Some students strive to keep their profile out of sight by changing their Facebook name. While some opt for unusual spellings or replacing their first or last names with words (e.g., Olivia Sunshine), others replace their last name with their middle name. Kiley K., an HC High School Ambassador from Connecticut, says, "I use my middle name as my last because I don't want people who don't personally know me friend requesting me or checking out my profile, especially college admissions officers!"
1. How should you clean up your Facebook profile?
Cleaning up your Facebook profile doesn't have to be difficult. "Common sense is key," Abbott explains. "You don't have to live undercover on the Internet. You should simply avoid posting pictures or messages that could come back to haunt you later." Take his advice to heart and keep your profile professional with these easy adjustments.
Remove or untag problematic photos.
Go through your profile pictures, albums, and tagged pictures and remove or untag any photos that could potentially cause trouble. The rule of thumb? If you wouldn't want to show the photo to your grandparents, you don't want it on your Facebook, either. Specifically, make sure to remove all traces of photos that include:
- Drinking and drugs - even if you're not the one holding the beer!
- Party photos that don't have any illegal substances in view, but you look like you're having a little too much fun.
- Nudity. (Beach vacation photos with your family? Totally okay. Party photos sans pants? Not okay at all.)
- Make-out sessions with your boyfriend. We know you think the album is adorable, but college admissions officers might not.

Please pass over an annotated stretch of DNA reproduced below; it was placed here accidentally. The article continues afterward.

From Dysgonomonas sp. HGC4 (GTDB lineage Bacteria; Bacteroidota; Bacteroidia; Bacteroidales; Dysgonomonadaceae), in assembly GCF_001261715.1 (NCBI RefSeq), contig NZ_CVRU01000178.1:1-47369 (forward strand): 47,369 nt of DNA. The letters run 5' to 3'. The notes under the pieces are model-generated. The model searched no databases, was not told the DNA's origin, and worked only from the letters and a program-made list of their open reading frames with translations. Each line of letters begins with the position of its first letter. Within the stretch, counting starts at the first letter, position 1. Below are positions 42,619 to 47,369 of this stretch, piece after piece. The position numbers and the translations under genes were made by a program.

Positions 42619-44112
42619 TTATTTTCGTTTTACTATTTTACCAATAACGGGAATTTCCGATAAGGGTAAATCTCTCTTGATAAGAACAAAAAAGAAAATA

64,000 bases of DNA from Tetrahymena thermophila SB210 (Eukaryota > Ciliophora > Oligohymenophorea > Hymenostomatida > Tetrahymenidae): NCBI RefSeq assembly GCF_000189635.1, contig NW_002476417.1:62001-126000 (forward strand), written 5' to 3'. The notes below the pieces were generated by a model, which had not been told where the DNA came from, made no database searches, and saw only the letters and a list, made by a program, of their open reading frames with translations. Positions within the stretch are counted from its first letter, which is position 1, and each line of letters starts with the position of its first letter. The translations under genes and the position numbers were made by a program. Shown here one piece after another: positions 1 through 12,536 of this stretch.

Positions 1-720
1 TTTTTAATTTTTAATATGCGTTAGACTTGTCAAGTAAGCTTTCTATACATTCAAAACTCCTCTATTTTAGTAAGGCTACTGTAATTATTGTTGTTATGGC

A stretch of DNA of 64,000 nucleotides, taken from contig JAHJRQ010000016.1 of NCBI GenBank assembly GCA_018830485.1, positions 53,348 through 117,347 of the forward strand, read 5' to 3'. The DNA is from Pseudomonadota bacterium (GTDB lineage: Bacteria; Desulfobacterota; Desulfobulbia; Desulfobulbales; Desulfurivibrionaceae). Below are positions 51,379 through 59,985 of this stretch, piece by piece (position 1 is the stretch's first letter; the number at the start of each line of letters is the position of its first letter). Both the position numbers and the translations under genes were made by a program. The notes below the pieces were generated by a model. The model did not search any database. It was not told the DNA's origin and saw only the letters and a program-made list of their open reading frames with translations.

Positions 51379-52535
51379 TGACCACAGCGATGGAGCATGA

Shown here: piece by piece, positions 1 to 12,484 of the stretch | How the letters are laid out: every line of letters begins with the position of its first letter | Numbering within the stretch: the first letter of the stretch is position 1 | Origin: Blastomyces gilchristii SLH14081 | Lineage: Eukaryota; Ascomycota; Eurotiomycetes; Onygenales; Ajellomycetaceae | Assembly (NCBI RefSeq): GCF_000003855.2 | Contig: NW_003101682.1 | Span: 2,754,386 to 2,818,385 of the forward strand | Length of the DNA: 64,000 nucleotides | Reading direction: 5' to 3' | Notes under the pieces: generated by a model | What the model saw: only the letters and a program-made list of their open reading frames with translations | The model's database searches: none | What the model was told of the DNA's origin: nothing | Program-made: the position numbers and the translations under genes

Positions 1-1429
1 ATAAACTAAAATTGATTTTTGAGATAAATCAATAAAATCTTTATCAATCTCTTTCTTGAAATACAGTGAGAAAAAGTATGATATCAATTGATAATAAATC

- Your profile picture is especially visible, so take extra precaution to ensure that it's G-rated and promotes a positive image.
How to do it:
- To remove a photo, click the "Remove Photo" link directly under the bottom right corner of the photo.
- To remove the tag, click on "Report/Remove Tag" on the bottom right corner of the screen.
2. Use Profile Review.
This feature is an easy way to keep your profile in check. Every time a friend posts on your wall -- whether in the form of a wall post, photo, video, or status update -- you will be required to approve it. This gives you ultimate control over what appears on your profile; there's no risk of questionable photos or wall posts appearing on your wall without your knowledge.
How to do it:
- Go to "Privacy Settings."
- Click on "How Tags Work."
- Select "Profile Review."
3. Edit your Profile.
Now would probably be a good time to remove "lax bros" from your Interests section. You don't need to broadcast a fake interest in medieval poetry or quantum physics (unless you truly have a passion for those subjects), but make sure the information in your profile is clean and professional. Check to see that your Favorite Quotes section is free of any references to illegal activities and obscene or offensive language.
How to do it:
- Click "About," right above your timeline.
- Scroll to the section you'd like to change, and edit your basic information, activities and interests, contact information, and more.
- Make sure to hit "Save Changes" at the end!
Read the rest of the story at hercampus.com!